The footsteps of ancestors, family, and mentors have guided Dr. Anna-Leah King in her life-journey. Anna-Leah is Anishnaabe, an Odawa on her father’s side, the late Dr. Cecil King, and a Pottawatomii on her mother’s side, the late Virginia (Pitawanakwat) King. The name stories behind these nations are outlined in Anna-Leah’s father’s recent memoir, The Boy From Buzwah: A Life in Indian Education: Cecil wrote, “My grandfather maintained that in the beginning, there were three biological brothers—Odawa, Pottawatomii, and Ojibwe. Over the years, they went their separate ways, and as a result, three separate nations were formed—the Ojibwek, the Odawak, and the Potawatamiik,” called the “Confederacy of Three Fires—the Anishnaabeg,” a word which means, “I am a person of good intent or I am a person of worth” (pp. 1–3). These stories form the core of Anna-Leah’s identity.
Like her parents, Anna-Leah spent her early years on Manitoulin Island (Island of the Great Spirit) in Northern Ontario, surrounded by family, culture, Ojibwe language, and history. Her early experiences have lingered and wafted throughout her journey, like campfire smoke in a sand plain forest, imprinting her worldview.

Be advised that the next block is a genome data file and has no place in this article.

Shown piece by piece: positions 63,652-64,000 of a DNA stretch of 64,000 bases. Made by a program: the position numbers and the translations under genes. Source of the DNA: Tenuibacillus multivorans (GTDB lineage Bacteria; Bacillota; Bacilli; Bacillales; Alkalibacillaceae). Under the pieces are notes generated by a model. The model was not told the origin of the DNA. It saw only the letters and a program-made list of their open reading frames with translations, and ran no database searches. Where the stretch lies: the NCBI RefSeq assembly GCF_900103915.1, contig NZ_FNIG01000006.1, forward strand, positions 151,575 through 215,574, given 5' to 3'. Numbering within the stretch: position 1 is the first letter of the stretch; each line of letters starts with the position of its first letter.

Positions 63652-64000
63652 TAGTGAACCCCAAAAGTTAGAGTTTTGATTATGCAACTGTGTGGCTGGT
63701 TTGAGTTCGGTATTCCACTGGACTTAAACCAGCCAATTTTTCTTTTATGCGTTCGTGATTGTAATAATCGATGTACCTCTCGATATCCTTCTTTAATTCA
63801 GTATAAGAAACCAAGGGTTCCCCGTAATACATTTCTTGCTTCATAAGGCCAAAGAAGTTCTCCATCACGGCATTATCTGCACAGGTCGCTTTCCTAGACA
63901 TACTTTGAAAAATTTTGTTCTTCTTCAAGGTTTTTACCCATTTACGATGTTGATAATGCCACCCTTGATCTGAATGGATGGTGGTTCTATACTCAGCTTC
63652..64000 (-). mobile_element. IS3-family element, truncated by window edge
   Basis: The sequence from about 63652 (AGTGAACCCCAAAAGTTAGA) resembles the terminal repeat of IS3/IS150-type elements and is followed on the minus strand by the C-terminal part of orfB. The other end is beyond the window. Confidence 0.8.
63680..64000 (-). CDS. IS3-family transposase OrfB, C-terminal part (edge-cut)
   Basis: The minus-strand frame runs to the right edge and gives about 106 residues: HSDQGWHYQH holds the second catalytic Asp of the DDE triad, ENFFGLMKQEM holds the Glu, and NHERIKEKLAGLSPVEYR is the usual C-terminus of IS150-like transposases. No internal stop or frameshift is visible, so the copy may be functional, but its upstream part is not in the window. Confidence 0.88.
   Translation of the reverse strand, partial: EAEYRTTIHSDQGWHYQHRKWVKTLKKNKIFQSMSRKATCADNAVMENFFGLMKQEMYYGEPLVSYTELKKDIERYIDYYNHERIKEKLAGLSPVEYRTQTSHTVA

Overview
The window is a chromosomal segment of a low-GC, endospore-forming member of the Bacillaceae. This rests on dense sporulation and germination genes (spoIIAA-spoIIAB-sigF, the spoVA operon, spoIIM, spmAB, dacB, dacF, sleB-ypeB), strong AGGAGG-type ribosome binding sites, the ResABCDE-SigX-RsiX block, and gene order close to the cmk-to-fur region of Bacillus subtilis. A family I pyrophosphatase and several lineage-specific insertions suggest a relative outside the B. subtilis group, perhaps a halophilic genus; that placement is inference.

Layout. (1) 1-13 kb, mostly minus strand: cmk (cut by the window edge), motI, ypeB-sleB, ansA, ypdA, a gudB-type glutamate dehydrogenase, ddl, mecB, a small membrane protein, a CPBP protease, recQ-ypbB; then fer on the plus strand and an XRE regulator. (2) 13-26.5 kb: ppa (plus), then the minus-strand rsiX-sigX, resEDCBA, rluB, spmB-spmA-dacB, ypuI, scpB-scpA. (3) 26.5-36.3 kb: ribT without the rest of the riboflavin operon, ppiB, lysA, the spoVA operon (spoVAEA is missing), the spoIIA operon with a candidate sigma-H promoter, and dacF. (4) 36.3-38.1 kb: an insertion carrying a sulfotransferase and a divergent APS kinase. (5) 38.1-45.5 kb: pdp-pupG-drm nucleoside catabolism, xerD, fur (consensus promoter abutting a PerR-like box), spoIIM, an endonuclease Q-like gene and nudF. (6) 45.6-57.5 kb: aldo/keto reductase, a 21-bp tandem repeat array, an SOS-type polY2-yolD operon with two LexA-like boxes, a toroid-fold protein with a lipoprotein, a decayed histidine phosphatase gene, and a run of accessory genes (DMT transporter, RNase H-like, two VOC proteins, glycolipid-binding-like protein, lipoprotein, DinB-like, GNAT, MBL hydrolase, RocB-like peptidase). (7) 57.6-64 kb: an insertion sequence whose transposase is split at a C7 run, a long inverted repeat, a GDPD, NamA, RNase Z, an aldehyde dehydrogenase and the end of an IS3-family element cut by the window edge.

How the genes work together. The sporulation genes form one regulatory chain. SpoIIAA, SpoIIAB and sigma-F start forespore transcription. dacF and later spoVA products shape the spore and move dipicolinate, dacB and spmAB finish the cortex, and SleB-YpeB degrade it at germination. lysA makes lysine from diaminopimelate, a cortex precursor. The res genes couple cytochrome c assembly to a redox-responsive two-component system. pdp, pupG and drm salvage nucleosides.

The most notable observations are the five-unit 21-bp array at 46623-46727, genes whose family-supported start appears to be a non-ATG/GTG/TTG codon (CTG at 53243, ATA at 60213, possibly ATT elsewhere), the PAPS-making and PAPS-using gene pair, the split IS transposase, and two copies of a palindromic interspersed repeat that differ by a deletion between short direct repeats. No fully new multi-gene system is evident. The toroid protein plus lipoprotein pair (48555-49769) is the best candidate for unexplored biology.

Anna-Leah’s father was a major influence in her life. He blazed the trail for many of the professional choices she has made. Even though teachers are part of her blood line—her great grandmother and father were teachers—Anna-Leah didn’t like school, and didn’t see herself becoming a teacher: “I never saw myself as a teacher. When I was in my younger grades I swore to God I would never be a teacher. I found schools unwelcoming places, aesthetically dead places, with ugly muddy green and orange paint,” says Anna-Leah.